Slide 31 of 31: The A380's size makes it a much smoother flight for passengers, but planes taking to the runway after the aircraft have to wait at least three minutes before takeoff due to the turbulence in its wake. Over 230 of the aircraft have been built so far, and while production will cease in 2021 as a result of canceled orders from Emirates, we'll be seeing this enormous plane in our skies for years to come.   Find out more about the groundbreaking airlines that no longer fly

History’s most influential airliners

The Benoist Type XIV

The Benoist Type XIV

The Benoist Type XIV

The Douglas DC-3

The Douglas DC-3

The Douglas DC-3

Its interior was much like the airliners we know today, with 21 seats in a two-by-two formation, but service on board was far beyond what we are used to in modern airliners. Flying at a time when air travel was still glamorous, passengers on board the Douglas DC-3 were served cocktails and steaks and ate with Barton silverware. Pilots would often stroll the cabin to greet travelers once the plane was cruising at altitude, and the sleeper flights had curtained berths with duvets and feather mattresses.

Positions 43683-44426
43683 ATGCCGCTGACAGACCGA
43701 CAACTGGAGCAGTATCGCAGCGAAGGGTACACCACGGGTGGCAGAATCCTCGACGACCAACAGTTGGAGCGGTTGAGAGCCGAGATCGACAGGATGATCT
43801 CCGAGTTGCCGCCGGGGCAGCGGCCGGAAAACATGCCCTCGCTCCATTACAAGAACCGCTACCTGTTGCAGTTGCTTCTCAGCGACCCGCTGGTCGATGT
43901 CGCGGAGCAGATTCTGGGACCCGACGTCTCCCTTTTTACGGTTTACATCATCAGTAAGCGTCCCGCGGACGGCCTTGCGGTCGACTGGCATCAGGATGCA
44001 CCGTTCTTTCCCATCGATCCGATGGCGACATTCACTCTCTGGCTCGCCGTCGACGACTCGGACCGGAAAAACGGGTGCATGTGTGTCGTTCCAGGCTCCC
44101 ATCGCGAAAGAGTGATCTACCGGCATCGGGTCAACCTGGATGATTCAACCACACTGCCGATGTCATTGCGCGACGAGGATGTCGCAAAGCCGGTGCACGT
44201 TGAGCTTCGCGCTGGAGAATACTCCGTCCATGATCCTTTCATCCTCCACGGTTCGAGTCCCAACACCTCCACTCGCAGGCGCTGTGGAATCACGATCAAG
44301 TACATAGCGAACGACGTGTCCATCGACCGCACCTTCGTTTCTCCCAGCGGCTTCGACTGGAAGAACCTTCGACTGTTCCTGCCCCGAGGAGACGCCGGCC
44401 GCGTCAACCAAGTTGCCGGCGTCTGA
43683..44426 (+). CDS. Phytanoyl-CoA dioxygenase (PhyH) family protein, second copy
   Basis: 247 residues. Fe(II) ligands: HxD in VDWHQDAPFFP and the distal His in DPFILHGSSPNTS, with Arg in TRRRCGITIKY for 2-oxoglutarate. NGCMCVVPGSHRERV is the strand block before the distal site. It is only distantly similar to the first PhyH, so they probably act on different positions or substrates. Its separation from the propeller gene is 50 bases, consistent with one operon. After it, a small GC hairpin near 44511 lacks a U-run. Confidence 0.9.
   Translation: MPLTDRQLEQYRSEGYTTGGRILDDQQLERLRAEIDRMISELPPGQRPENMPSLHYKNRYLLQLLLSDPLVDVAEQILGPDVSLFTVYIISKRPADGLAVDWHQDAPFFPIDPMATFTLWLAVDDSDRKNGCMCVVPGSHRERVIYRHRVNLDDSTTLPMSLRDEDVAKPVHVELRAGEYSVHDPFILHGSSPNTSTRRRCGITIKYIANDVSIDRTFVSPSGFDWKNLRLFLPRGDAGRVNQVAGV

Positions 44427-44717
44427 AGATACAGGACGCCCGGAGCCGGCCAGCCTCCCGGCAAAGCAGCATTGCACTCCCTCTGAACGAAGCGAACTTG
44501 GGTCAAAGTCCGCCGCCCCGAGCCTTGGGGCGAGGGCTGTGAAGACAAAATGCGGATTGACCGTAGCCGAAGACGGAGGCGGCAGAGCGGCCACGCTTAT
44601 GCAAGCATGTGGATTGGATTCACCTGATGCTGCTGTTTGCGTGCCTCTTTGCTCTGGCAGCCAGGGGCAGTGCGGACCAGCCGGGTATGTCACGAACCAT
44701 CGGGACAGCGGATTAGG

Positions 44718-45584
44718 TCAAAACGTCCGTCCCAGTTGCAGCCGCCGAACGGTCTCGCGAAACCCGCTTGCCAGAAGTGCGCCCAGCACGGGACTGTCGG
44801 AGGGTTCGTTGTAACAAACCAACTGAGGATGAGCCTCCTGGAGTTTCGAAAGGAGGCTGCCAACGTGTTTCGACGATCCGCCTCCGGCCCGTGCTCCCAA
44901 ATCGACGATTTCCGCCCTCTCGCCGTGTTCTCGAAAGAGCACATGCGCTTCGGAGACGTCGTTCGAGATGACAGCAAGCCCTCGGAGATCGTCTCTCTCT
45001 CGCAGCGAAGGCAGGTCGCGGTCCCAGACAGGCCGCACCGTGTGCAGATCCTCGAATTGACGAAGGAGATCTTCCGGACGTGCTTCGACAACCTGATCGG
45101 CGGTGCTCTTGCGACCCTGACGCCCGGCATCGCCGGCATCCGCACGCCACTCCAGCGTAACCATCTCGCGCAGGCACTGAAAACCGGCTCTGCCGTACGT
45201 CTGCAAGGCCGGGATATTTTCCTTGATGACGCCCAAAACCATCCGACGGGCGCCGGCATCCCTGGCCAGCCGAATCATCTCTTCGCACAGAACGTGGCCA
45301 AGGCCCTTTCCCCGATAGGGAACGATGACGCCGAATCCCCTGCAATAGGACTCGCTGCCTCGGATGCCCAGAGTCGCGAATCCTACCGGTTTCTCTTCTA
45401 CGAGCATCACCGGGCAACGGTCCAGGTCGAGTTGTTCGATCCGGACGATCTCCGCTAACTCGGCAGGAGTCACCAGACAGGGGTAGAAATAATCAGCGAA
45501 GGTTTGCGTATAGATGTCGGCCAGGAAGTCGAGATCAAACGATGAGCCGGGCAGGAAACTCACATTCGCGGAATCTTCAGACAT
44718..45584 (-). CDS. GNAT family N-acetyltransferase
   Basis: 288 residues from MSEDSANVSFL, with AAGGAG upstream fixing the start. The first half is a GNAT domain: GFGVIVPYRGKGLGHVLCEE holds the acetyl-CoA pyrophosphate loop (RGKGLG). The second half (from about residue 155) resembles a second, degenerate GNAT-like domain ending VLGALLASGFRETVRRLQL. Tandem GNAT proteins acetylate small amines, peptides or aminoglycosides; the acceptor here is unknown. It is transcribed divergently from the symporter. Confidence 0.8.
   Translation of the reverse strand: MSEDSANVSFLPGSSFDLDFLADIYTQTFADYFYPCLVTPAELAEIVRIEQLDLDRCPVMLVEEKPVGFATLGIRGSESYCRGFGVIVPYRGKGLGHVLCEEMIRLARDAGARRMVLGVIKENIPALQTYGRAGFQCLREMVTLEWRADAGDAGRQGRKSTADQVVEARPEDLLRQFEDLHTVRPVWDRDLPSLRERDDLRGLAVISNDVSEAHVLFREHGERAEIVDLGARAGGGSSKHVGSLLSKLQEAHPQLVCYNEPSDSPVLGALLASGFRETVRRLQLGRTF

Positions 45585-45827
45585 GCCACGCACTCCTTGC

de Havilland DH89 Dragon Rapide

de Havilland DH89 Dragon Rapide

de Havilland DH89 Dragon Rapide

It’s still possible to experience flight in a Dragon Rapide thanks to UK-based Classic Wings, who offers sightseeing excursions 1,500 feet over London, Cambridge, Newmarket or Ely. Its two planes have been restored to meet modern regulations, and the price (from $130/£99) includes entry to the Imperial War Museum in Duxford. 

Handley Page HP 42

Handley Page HP 42

The Handley Page HP 42 was Imperial Airways’ first major success, as it was specially designed to handle operations from unprepared ground. This meant it was not only ideal for taking off from the grass runways at Croydon Airport (the airline’s then hub), but it also made it safer and simpler to land in desert environments across Africa and Asia. This led to the establishment of its long-haul routes and the creation of lots of small airports across Africa, many of which are still used today.

Handley Page HP 42

The aircraft was the domain of the elite, with celebrities, royals and officials taking to the skies to enjoy Imperial Airways’ luxury Silver Wings service, which included a cooked meal, and models frequently posed for pictures around the planes. Unfortunately, all of the HPs have now been destroyed – some during the Second World War when the aircraft were drafted into the RAF – so only archive photographs survive. In this recolored picture, a group of Imperial Airways employees are refueling an HP 42 at Semakh in Israel.

de Havilland Comet

de Havilland Comet

de Havilland Comet

Sud Aviation Caravelle

Sud Aviation Caravelle

Sud Aviation Caravelle

Boeing 777

Boeing 777

Boeing 777

Boeing 737

Boeing 737

Boeing 737

Concorde